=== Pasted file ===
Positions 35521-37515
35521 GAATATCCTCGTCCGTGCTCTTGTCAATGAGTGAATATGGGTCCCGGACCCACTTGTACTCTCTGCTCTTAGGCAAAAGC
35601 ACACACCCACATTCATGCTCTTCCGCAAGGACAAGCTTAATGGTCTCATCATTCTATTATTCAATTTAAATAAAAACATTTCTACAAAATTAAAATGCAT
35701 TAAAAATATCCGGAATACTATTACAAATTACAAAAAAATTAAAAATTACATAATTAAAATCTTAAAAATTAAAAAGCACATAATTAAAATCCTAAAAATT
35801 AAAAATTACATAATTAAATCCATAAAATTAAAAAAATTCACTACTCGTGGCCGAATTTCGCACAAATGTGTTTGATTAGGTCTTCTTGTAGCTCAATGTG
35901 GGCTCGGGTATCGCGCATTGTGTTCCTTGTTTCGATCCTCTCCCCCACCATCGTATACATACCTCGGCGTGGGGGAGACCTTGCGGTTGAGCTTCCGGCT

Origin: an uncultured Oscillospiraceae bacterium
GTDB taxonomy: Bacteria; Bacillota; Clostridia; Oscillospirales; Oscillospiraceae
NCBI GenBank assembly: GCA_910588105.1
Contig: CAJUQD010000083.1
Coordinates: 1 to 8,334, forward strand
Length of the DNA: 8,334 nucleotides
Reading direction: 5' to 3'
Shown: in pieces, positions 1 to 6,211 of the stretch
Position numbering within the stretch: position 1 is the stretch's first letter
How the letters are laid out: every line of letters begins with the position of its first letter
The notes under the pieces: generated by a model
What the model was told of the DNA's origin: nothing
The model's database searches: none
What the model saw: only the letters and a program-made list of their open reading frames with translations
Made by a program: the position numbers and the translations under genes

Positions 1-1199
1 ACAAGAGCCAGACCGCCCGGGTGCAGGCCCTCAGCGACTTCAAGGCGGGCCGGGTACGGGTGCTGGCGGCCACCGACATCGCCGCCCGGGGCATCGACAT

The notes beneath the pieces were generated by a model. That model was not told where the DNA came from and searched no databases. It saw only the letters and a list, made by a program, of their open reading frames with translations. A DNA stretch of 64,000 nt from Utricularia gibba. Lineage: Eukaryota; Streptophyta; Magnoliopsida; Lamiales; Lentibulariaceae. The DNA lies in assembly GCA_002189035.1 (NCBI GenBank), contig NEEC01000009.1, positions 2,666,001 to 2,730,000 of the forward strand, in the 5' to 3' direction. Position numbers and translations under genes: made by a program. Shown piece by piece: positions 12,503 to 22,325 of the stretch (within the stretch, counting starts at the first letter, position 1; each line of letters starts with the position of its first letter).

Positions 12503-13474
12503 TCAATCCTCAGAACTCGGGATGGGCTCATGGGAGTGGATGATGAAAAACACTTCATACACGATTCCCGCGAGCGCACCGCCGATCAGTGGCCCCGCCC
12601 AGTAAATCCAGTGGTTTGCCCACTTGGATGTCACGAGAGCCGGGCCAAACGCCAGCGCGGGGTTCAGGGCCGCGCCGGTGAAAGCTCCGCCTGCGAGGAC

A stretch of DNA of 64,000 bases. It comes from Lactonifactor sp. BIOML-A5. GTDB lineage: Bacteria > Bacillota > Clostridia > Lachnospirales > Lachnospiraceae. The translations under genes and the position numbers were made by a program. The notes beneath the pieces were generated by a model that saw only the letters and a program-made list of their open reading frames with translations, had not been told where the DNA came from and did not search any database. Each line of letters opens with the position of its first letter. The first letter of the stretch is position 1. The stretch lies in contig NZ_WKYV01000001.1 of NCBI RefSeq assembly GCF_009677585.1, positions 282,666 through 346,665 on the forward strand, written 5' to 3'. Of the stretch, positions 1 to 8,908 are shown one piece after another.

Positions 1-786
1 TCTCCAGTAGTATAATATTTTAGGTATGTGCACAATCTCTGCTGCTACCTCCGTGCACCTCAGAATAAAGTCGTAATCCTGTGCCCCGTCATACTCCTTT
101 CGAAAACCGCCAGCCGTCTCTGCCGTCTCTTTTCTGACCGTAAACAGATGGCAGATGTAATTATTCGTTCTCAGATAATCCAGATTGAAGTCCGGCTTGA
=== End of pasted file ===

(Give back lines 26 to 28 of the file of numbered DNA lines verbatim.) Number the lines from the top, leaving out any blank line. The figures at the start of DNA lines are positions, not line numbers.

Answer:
12503 TCAATCCTCAGAACTCGGGATGGGCTCATGGGAGTGGATGATGAAAAACACTTCATACACGATTCCCGCGAGCGCACCGCCGATCAGTGGCCCCGCCC
12601 AGTAAATCCAGTGGTTTGCCCACTTGGATGTCACGAGAGCCGGGCCAAACGCCAGCGCGGGGTTCAGGGCCGCGCCGGTGAAAGCTCCGCCTGCGAGGAC

A stretch of DNA of 64,000 bases. It comes from Lactonifactor sp. BIOML-A5. GTDB lineage: Bacteria > Bacillota > Clostridia > Lachnospirales > Lachnospiraceae. The translations under genes and the position numbers were made by a program. The notes beneath the pieces were generated by a model that saw only the letters and a program-made list of their open reading frames with translations, had not been told where the DNA came from and did not search any database. Each line of letters opens with the position of its first letter. The first letter of the stretch is position 1. The stretch lies in contig NZ_WKYV01000001.1 of NCBI RefSeq assembly GCF_009677585.1, positions 282,666 through 346,665 on the forward strand, written 5' to 3'. Of the stretch, positions 1 to 8,908 are shown one piece after another.